17. The RFID system as recited in claim 15 wherein said RFID tag is located within said asset carrier.

18. The RFID system as recited in claim 15 wherein said encapsulant is a plastic laminated encapsulant.

19. The RFID system as recited in claim 15 wherein said RFID tag further includes an adhesive coupled to said carrier and a strain relief member coupled to said adhesive on a surface opposite said carrier, said encapsulant surrounding said adhesive and said strain relief member.

20. The RFID system as recited in claim 19 wherein said adhesive and said strain relief member cover at least a portion of a surface area of said carrier and said antenna.

Description:

This application claims the benefit of U.S. Provisional Application No. 60/853,736, entitled “RFID Solution for Small Assets,” filed on Oct. 23, 2006, which application is incorporated herein by reference.

TECHNICAL FIELD

The present invention is directed, in general, to radio frequency identification (“RFID”) systems and, in particular, to an asset including an RFID tag and a method of forming the same.

BACKGROUND

While the core technologies that support radio frequency identification (“RFID”) systems have been around for some time, the applications that drive the use thereof have been slow to market. The aforementioned trend has been turning in an impressive fashion as the size and cost of the RFID tags has decreased and the sensitivity of RFID readers has increased. Moreover, the market forces, especially with respect to the supply chain in the retail industry, are pulling the RFID technologies into the mainstream and literally onto the shelves.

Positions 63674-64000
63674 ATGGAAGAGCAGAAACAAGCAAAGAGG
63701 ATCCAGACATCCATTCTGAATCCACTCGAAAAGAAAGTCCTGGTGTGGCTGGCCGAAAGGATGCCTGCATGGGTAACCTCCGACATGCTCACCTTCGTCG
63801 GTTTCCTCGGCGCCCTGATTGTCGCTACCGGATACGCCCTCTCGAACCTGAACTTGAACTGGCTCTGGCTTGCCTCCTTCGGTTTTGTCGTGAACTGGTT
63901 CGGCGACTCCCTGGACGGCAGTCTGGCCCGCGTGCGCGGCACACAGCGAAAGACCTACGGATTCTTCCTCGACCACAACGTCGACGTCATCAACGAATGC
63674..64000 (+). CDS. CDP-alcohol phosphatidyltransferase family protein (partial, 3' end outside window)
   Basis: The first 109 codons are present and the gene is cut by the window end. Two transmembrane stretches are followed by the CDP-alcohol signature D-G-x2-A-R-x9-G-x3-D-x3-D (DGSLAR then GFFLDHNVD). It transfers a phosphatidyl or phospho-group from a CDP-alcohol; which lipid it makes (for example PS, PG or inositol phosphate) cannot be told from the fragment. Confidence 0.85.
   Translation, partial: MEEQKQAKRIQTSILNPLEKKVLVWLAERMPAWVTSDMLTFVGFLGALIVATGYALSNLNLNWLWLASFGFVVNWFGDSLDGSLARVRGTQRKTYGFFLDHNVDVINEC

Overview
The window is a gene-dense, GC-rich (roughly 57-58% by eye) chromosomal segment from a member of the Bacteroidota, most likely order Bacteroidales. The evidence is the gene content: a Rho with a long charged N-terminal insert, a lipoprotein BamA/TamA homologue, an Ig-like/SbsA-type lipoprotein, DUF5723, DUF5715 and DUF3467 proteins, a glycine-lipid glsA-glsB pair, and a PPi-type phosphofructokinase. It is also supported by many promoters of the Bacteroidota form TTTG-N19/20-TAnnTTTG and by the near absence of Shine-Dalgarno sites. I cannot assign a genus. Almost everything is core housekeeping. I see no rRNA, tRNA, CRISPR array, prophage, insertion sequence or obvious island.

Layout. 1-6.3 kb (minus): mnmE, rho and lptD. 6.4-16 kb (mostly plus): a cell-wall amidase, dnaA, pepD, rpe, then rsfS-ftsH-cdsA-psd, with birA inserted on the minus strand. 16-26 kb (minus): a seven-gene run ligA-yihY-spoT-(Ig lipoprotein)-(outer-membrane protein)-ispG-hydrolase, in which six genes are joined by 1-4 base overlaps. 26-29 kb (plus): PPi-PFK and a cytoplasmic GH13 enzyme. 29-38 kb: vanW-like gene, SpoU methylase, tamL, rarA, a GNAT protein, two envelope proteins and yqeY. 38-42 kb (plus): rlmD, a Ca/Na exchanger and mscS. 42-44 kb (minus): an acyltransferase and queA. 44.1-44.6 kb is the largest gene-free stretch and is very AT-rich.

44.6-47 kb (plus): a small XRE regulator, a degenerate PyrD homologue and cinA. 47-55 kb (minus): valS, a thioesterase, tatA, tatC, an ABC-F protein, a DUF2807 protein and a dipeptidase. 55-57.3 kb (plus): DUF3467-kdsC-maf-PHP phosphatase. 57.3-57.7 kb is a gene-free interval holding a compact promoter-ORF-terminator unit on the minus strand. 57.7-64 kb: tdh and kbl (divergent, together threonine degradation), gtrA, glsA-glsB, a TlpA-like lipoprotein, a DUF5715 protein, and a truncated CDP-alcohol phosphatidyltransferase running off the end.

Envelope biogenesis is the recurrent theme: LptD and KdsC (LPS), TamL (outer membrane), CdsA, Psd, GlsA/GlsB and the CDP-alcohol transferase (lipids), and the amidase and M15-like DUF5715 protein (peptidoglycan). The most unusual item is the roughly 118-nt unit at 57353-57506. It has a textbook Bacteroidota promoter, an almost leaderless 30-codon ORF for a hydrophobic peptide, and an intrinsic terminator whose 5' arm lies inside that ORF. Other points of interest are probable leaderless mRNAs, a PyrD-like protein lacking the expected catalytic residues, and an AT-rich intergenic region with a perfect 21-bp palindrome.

Oftentimes in RFID applications, a situation arises wherein a standard RFID tag will not survive the harsh realities of the environment. There are also times when the RFID tag will not perform due to the physics of the radio waves associated therewith. There are also issues in using an exposed RFID tag in food grade applications, as the RFID tag may not meet sanitary requirements. An RFID tag subject to less than ideal environment conditions may fail due to extreme mechanical stresses. For instance, the failure may be a result of repeated crumpling or folding and impacting or ramming (e.g., on transport carts that bump into one another) of the RFID tag.

Additionally, an RFID tag may be encapsulated to protect the RFID tag from environmental conditions such as extreme temperatures, humidity, frost/ice, and corrosive/caustic conditions. Oftentimes, multiple factors are present. The RFID tag may also be encapsulated to keep the RFID tag performing in difficult or “RFID unfriendly” conditions such as an RFID tag located on a metal object. The nature of the RFID tag causes concerns when applied to metal, and proper encapsulation may allow the RFID tag to perform as expected on metals and similarly situated difficult materials. The RFID tag may also be encapsulated if used in sanitary or “clean room” applications as the exposed RFID tag may pose a health risk.

Also, it would be beneficial to track small assets to be accounted for by their owners or consignees via the use of RFID tags. These applications pose some challenges due to the asset size constraints and the contents of the assets (e.g., many are radio frequency unfriendly materials). In addition to the above constraints, some small assets have a protective case to preserve the safety and quality of the small assets.

In extreme instances as mentioned above, the RFID tag encapsulation is useful to leverage the radio frequency capability thereof, while protecting the RFID tag, thereby ensuring its performance as well as its use in otherwise inapplicable environments (for example, food processing containers). Additionally, the application of an RFID tag to small assets would be beneficial to track the small assets, even in view of constraints mentioned above. Accordingly, what is needed in the art is an RFID tag and a method of forming the same that can accommodate the applications in less than ideal environments that lie ahead.